Membership of the Seagulls was not for part-timers. Their politics “was an all-consuming” experience that took over your whole life, including relationships. For one event, activists were told to get their phone books and call friends outside politics, Procaccini recalled. “We got our phone books, but none of us had friends who were not in politics.”
The group fought violent turf wars against activists from the left, often resulting in members getting badly injured. Giovanbattista Fazzolari, now a senator and one of Meloni’s closest advisors, said: “All of our generation ended up spending some days at the hospital. I was treated for wounds, a broken arm. This was part of our normality.” The activists tried to protect the girls, Procaccini said, but Meloni even back then did not want special treatment.
Procaccini claims that, when not fighting left-wing activists, the Youth Front members had a surprising intellectual curiosity about communist and socialist political theory: At weekends, away in forests and monasteries, they sang songs by left-wing artists and appreciated left-wing writers such as Che Guevara, “because we shared their fight against indifference”, said Procaccini.
But more than political texts, they were influenced by fantasy novels, often about underdogs uniting to triumph over evil. Meloni’s favorites included Stephen King’s “The Stand,” and the novels of Tolkien, whose texts had been appropriated by an earlier generation of the Italian far right.
Irreverent and sweet
Despite the masculine world Meloni inhabited, at times being a woman helped her. Her then-mentor Fabio Rampelli, now a Brothers MP, chose her to run as a provincial councillor, “because she was irreverent and sweet at the same time, and was perfectly placed to dispel the image of hard, pure far-right skinhead.”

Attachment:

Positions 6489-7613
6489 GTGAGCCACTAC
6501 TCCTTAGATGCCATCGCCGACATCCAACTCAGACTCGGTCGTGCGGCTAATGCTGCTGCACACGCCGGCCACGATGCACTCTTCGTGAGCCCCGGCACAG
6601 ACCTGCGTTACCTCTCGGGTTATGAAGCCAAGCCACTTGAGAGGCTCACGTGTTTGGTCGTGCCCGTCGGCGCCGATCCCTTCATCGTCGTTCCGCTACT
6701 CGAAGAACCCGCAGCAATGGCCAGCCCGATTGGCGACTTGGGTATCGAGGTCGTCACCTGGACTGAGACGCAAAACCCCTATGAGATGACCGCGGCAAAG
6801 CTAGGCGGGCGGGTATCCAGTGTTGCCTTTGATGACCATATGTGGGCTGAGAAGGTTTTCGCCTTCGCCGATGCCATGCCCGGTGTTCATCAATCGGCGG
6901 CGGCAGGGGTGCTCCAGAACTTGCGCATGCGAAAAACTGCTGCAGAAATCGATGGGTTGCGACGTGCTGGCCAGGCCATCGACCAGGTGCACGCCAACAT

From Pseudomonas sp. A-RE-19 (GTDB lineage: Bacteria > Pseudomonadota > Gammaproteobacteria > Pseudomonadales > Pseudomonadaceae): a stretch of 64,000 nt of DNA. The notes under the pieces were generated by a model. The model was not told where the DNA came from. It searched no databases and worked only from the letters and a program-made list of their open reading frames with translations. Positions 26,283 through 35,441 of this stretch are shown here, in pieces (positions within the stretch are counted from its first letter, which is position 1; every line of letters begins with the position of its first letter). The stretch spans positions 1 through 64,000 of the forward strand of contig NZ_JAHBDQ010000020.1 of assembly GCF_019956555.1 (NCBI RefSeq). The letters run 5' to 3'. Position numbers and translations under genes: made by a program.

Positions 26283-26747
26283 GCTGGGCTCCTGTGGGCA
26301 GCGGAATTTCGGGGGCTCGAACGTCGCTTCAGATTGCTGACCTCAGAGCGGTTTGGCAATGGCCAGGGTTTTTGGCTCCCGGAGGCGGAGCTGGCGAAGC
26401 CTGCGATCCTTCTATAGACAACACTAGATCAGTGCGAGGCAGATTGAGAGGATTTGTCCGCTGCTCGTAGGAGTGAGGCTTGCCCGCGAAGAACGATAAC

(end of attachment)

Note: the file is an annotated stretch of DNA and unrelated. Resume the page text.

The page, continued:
When Meloni became Italy’s youngest ever minister at 31, she still lived at home with her mother, although she had always worked to contribute to the house. She shunned the chauffeur-driven government car and took her Mini to parliament instead.
She claims that the abandonment by her father has left her with a sense of inadequacy, which drives her to work incessantly. For Fazzolari, “the great strength of Giorgia is that she never feels fully at her ease. She studies and prepares things that for others would be routine.”
Meloni’s political ideology rejects progressive values and embraces identity politics. It’s built on defending national borders, national interests and the traditional family. She has always been staunchly anti-drugs and anti-abortion, although she insists she wouldn’t ban abortion. She resents what she sees as the elitist left’s dominance of public discourse and the Italian establishment — in particular academia and the justice system. “They call us monsters,” she has said. Such complaints are common to right-wing politicians across the world.
A tendency to frame her work in militaristic terms does little to allay the concerns of critics and opponents on the left, who trace a direct line from Italy’s fascist past under Mussolini to the current day Brothers of Italy. She has referred to herself as a soldier, and politics as her “mission.” She counts herself lucky to have a partner and child.